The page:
Booking ahead is also necessary for Sao Lourenco do Barrocal, a farming estate near the whitewashed, medieval town of Monsaraz that has been in Jose Antonio Uva’s family for 200 years but has been inhabited since the Bronze and Iron Ages. A member of the family’s eighth generation, he had the idea to restore the farm, the reason you’re greeted by some of their 220 cattle while driving in, and create a farmscape environment with 24 modern rooms for guests on the 1927 acre estate, a project that won the Pritzker Prize for architecture.
The rooms and cottages are scattered through meadows, in the winery, in barns and all are decorated with rustic touches and an unfussy style. Worth studying is the wall in the restaurant with shelves crammed with family mementos over generations from recipes to farm implements to shoes.
There’s also a family feeling in Herdade do Sobroso, a country inn in the middle of vineyards an hour south of Monsaraz. Owners Filipe and Sofia Teixeira Pinto from Porto were also drawn to the region, moved here and opened this intimate, rustic inn on 3954 hilly, scenic acres; he takes care of the wine operation, she the hotel. It’s absolutely charming and guests who want to sample their vintages of Aragonez, Syrah, Cabernet and other varietals , need only walk a few feet to the barn/tasting room. Then perhaps recline by the pool, watching the sun lower over the vines. And give in to the pace that draws so many here.
How to Get There: TAP Air Portugal has been on an expansion kick lately, adding nonstop service in June to Lisbon from San Francisco, Washington D.C. and Chicago to their existing JFK, Newark, Miami, Boston and Toronto services. The new flights are on new Airbus A330 neos with redesigned seats and more personal space in business class. TAP also has a substantial stopover program, allowing passengers to spend three days in Lisbon or Porto on the way to or from another European city.
Since the last German emperor, Kaiser Wilhelm II, unceremoniously abdicated in 1918, the heirs of the Prussian royals have been trying to regain properties and riches expropriated after both wars. But it’s complicated.
When a court in June dismissed the Prince of Prussia’s claim on the former Hohenzollern family-owned Rheinfels Castle — a vast medieval bulwark on the Rhine river that has belonged to the Rhineland-Palatinate town of St. Goar since World War Two — it was the latest in a series of failed restitution attempts.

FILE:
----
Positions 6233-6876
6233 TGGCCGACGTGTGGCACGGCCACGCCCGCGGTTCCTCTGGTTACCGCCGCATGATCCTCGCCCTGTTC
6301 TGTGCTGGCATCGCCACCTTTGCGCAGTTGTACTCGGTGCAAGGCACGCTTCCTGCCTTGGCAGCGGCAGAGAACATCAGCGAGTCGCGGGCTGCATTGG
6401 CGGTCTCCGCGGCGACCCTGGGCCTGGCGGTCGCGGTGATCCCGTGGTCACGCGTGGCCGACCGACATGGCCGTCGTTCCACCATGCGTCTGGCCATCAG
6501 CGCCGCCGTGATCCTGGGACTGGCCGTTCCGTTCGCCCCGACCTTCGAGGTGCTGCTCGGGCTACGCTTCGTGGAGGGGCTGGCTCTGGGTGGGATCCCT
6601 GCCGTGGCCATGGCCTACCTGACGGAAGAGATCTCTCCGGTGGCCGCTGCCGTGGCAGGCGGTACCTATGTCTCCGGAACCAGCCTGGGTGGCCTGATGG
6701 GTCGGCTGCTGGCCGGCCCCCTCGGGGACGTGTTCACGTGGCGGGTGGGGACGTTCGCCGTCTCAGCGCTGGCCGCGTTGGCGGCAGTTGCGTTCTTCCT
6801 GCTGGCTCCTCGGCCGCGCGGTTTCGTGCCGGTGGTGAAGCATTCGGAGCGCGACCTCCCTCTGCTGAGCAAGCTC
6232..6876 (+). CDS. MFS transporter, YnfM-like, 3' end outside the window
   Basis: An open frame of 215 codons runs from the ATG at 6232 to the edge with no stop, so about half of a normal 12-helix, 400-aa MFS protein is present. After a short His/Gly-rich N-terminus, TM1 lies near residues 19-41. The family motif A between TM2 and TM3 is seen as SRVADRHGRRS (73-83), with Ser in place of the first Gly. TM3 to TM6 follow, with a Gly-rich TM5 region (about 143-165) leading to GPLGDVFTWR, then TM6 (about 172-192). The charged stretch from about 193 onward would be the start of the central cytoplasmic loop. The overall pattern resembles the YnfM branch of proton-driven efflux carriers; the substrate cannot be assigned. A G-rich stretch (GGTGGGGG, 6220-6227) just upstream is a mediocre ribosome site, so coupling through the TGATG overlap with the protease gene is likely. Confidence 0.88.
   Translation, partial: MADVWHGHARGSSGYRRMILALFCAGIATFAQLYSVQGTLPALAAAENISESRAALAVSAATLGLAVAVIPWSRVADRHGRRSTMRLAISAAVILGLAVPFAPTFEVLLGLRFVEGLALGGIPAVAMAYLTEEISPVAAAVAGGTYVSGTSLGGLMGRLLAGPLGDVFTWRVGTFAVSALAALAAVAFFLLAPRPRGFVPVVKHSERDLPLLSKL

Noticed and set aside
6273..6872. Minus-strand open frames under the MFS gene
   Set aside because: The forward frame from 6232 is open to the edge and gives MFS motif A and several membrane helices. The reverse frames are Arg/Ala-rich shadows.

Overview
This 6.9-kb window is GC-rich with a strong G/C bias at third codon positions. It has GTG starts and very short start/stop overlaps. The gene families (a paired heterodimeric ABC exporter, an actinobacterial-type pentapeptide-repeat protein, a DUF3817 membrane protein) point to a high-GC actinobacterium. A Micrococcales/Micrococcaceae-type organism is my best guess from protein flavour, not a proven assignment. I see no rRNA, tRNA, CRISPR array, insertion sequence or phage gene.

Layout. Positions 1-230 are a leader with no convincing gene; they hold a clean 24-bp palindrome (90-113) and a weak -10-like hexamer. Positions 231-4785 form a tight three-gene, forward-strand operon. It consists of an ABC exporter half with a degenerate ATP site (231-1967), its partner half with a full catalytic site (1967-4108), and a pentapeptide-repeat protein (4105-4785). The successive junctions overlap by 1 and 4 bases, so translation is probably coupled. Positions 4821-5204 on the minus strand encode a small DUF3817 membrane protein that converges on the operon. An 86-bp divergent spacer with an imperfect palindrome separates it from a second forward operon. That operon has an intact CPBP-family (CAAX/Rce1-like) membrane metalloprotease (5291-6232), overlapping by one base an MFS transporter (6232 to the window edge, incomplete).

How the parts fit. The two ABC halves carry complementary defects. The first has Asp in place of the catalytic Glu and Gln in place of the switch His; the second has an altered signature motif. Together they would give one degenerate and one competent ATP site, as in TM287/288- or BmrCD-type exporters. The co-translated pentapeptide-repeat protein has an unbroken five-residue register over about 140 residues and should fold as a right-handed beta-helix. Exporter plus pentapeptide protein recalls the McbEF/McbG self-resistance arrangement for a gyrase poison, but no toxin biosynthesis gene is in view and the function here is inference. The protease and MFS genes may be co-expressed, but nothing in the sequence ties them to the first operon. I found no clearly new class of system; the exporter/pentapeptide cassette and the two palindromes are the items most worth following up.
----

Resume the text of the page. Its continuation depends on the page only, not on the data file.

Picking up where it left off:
As revealed last week, Rheinfels Castle is only one of numerous objects that the heirs to the House of Hohenzollern headed by Georg Friedrich Ferdinand — the Prince of Prussia and great-great-grandchild of last German monarch, Kaiser Wilhelm II — is trying to reclaim. Since 2013, negotiations have been ongoing between the aristocratic dynasty, the federal government and the states of Berlin and Brandenburg concerning the restitution of tens of thousands of art objects, unpaid housing rights in Potsdam’s Cecilienhof Palace, and compensation payments for expropriations following World War Two.
All parties are striving for a legally binding, out-of-court settlement. Whether this will be achieved, however, is unclear. According to the weekly Der Spiegel magazine, the state presented a draft contract months ago, but the Hohenzollern family apparently reacted with a counter-proposal of several hundred pages. The Ministry of Culture, headed by Monika Grütter, said the latter was not “a suitable basis for promising negotiations.”
The list of claims is long and diverse. Among other things, Georg Friederich demanded a “permanent, unpaid and land register-protected housing right” in Potsdam’s Cecilienhof Palace, owned by the Prussian Palaces and Gardens Foundation in Berlin-Brandenburg. The historically important palace building was recently renovated with taxpayers’ money.
Der Spiegel also reported that the Lindstedt Palace in Potsdam, declared a UNESCO World Heritage Site in 1999, could be an alternative restitution target for the prince, in addition to the Liegnitz Villa on the outskirts of Sanssouci Palace. But the elaborate restoration of the latter property is currently underway with public funding of almost 8 million euros (nearly $9 million).
Then there’s the demand for the return of tens of thousands of paintings, graphic prints, sculptures, porcelain objects, medals, furniture, books and photographs — objects of great value and historical significance. These include the ornate Neuwieder Kabinett by David Roentgen, one of the grandest pieces of furniture ever made in Europe; works by artists such as the painter Friedrich Tischbein and by Lucas Cranach the Elder and the Younger; clothing worn by Emperor Wilhelm I; and the armchair in which Frederick the Great, King of Prussia, died.
Georg Friedrich Ferdinand, Prince of Prussia, is deep in a restitution struggle
Museums fear closure